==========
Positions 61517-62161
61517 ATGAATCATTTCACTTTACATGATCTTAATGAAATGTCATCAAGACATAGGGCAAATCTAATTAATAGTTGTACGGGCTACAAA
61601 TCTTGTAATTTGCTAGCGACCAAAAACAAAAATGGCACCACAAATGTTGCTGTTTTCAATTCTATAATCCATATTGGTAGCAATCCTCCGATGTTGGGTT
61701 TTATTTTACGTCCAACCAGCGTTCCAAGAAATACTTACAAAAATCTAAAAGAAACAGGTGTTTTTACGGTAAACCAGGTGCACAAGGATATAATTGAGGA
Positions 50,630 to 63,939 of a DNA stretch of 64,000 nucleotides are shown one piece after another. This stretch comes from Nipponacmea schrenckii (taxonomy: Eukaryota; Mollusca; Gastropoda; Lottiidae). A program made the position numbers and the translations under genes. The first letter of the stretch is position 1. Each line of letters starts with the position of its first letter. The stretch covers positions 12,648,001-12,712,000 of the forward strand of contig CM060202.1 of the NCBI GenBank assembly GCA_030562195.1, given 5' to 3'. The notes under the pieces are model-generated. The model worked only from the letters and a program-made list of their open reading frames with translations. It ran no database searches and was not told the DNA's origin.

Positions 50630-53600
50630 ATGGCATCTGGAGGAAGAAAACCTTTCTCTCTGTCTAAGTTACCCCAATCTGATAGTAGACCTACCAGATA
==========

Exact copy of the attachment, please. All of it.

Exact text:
Positions 61517-62161
61517 ATGAATCATTTCACTTTACATGATCTTAATGAAATGTCATCAAGACATAGGGCAAATCTAATTAATAGTTGTACGGGCTACAAA
61601 TCTTGTAATTTGCTAGCGACCAAAAACAAAAATGGCACCACAAATGTTGCTGTTTTCAATTCTATAATCCATATTGGTAGCAATCCTCCGATGTTGGGTT
61701 TTATTTTACGTCCAACCAGCGTTCCAAGAAATACTTACAAAAATCTAAAAGAAACAGGTGTTTTTACGGTAAACCAGGTGCACAAGGATATAATTGAGGA
Positions 50,630 to 63,939 of a DNA stretch of 64,000 nucleotides are shown one piece after another. This stretch comes from Nipponacmea schrenckii (taxonomy: Eukaryota; Mollusca; Gastropoda; Lottiidae). A program made the position numbers and the translations under genes. The first letter of the stretch is position 1. Each line of letters starts with the position of its first letter. The stretch covers positions 12,648,001-12,712,000 of the forward strand of contig CM060202.1 of the NCBI GenBank assembly GCA_030562195.1, given 5' to 3'. The notes under the pieces are model-generated. The model worked only from the letters and a program-made list of their open reading frames with translations. It ran no database searches and was not told the DNA's origin.

Positions 50630-53600
50630 ATGGCATCTGGAGGAAGAAAACCTTTCTCTCTGTCTAAGTTACCCCAATCTGATAGTAGACCTACCAGATA